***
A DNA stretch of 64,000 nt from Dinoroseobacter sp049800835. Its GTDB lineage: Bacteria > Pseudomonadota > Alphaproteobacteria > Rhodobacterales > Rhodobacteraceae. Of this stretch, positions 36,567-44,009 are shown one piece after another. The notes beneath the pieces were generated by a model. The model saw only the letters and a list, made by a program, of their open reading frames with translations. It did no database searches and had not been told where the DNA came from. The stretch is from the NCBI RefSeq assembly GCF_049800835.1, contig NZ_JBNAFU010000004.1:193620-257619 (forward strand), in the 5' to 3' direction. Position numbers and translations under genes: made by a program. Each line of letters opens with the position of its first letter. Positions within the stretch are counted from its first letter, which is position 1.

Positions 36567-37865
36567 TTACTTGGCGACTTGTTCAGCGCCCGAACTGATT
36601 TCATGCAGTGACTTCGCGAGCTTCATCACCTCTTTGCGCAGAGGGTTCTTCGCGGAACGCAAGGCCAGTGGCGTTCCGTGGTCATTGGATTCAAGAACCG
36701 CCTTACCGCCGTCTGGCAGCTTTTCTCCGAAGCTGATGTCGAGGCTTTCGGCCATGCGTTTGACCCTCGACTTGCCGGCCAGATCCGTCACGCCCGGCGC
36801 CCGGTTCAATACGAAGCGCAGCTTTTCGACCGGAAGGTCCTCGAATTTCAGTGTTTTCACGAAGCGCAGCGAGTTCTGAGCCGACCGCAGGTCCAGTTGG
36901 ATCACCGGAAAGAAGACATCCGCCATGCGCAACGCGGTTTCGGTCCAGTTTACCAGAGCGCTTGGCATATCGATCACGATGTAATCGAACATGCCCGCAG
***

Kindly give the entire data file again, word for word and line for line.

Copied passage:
A DNA stretch of 64,000 nt from Dinoroseobacter sp049800835. Its GTDB lineage: Bacteria > Pseudomonadota > Alphaproteobacteria > Rhodobacterales > Rhodobacteraceae. Of this stretch, positions 36,567-44,009 are shown one piece after another. The notes beneath the pieces were generated by a model. The model saw only the letters and a list, made by a program, of their open reading frames with translations. It did no database searches and had not been told where the DNA came from. The stretch is from the NCBI RefSeq assembly GCF_049800835.1, contig NZ_JBNAFU010000004.1:193620-257619 (forward strand), in the 5' to 3' direction. Position numbers and translations under genes: made by a program. Each line of letters opens with the position of its first letter. Positions within the stretch are counted from its first letter, which is position 1.

Positions 36567-37865
36567 TTACTTGGCGACTTGTTCAGCGCCCGAACTGATT
36601 TCATGCAGTGACTTCGCGAGCTTCATCACCTCTTTGCGCAGAGGGTTCTTCGCGGAACGCAAGGCCAGTGGCGTTCCGTGGTCATTGGATTCAAGAACCG
36701 CCTTACCGCCGTCTGGCAGCTTTTCTCCGAAGCTGATGTCGAGGCTTTCGGCCATGCGTTTGACCCTCGACTTGCCGGCCAGATCCGTCACGCCCGGCGC
36801 CCGGTTCAATACGAAGCGCAGCTTTTCGACCGGAAGGTCCTCGAATTTCAGTGTTTTCACGAAGCGCAGCGAGTTCTGAGCCGACCGCAGGTCCAGTTGG
36901 ATCACCGGAAAGAAGACATCCGCCATGCGCAACGCGGTTTCGGTCCAGTTTACCAGAGCGCTTGGCATATCGATCACGATGTAATCGAACATGCCCGCAG